MADISON — Wisconsin election officials pressed on Monday with preparations for next week's presidential primary, despite the threat of the coronavirus and a federal lawsuit seeking a delay and expansion of absentee voting.
Monday was the deadline for voters to register to vote online or by mail to cast an absentee ballot. Once registered, they had until Thursday to request an absentee ballot for the April 7 election. As of Monday morning, more than 848,000 absentee ballots had been sent to voters and nearly 252,000 had been returned, crushing previous record highs for a spring election.
The public has paid far less attention to the election than it otherwise would because of the coronavirus pandemic and its fallout, including the closure of schools and many businesses and the order to stay at home and away from other people. In addition to the presidential primary, the election will feature a state Supreme Court race and a host of local races for mayor, school board and other offices.
Much of the focus in coming days will be on federal court, where three lawsuits pertaining to the election were consolidated into one over the weekend. The state and national Democratic parties are seeking to expand absentee voting; groups that work to mobilize voters want to delay the election; and the League of Women Voters of Wisconsin and others want to allow people to be able to vote absentee without a witness.
Legal filings were due in the case on Monday and Tuesday, setting up a possible ruling later in the week.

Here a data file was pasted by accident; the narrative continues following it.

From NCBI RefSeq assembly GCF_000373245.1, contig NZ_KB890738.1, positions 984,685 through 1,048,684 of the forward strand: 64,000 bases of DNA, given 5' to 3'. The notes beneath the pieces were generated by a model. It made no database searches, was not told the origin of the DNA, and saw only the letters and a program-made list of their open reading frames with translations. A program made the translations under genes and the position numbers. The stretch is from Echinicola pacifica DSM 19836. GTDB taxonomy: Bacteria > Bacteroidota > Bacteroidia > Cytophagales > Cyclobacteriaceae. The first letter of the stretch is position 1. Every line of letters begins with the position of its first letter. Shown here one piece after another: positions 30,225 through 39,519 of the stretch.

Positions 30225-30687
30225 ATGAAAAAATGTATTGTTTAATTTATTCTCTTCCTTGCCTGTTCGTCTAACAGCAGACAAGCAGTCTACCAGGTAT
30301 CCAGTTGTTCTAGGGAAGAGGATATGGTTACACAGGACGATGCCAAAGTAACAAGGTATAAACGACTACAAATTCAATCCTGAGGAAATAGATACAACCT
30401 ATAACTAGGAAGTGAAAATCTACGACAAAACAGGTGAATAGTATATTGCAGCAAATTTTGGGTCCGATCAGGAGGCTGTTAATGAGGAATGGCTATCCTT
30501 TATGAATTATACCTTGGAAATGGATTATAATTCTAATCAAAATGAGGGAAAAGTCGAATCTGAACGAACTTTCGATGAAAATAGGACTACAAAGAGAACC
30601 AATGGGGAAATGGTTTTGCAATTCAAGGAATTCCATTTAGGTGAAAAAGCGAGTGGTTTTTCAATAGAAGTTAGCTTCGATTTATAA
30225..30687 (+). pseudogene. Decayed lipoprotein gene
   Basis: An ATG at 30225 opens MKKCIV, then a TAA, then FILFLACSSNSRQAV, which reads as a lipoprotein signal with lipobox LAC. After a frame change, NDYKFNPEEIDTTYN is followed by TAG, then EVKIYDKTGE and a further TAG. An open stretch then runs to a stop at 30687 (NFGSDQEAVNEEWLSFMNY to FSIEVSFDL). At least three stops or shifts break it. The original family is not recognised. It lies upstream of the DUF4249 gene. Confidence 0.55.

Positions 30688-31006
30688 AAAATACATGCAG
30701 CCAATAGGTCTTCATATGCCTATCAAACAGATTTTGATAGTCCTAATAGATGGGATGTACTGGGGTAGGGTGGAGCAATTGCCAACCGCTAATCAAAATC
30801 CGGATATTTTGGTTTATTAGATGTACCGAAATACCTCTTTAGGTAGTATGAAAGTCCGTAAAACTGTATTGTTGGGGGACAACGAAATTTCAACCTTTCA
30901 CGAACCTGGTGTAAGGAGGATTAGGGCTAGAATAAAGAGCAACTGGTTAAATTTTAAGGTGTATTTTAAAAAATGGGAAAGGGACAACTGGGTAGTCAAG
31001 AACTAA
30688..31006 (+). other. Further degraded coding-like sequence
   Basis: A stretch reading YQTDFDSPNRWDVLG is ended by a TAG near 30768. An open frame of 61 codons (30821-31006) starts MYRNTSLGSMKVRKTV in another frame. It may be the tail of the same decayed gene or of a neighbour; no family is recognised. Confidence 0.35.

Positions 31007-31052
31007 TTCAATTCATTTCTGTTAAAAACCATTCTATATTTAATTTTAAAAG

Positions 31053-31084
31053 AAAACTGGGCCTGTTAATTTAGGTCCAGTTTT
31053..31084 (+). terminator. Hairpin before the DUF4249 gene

U.S. District Judge William Griesbach dismissed a lawsuit by the city of Green Bay on Friday, acknowledging the serious problems faced in pulling off the election but saying the city and mayor were not the proper parties to bring the action. They were seeking a delay in the election and a prohibition on all in-person voting.
The Wisconsin Republican Party asked the state Supreme Court to declare that Democratic Gov. Tony Evers' stay-at-home order has no bearing on the election. The action was in response to election clerks in the two most Democratic counties, Milwaukee and Dane, advising absentee voters to get around the requirement to upload a photo ID by declaring themselves as indefinitely confined.
Evers on Friday called on the Legislature to send absentee ballots to all voters, something Republican leaders rejected.
Evers and Republican lawmakers have been united in proceeding with the election on April 7, despite concerns from local election officials about a drop-off in poll workers, many of whom are in the high risk category for catching COVID-19.
For most people, the coronavirus causes mild or moderate symptoms, such as fever and cough that clear up in two to three weeks. Older adults and people with existing health problems are among those particularly susceptible to more severe illness, including pneumonia.
Meanwhile, Evers and Republican legislative leaders had not reached a deal on what action the Legislature should take to help address the outbreak in the state that's claimed at least 20 lives in the state and infected more than 1,100 people.
Evers wanted the Legislature to approve $700 million in funding, and waive voter ID requirements for the upcoming election, but Republicans say they want to better understand what the roughly $2.3 billion Wisconsin is receiving in federal aid will be spent on before proceeding. Republicans instituted the voter ID requirement and oppose lifting it.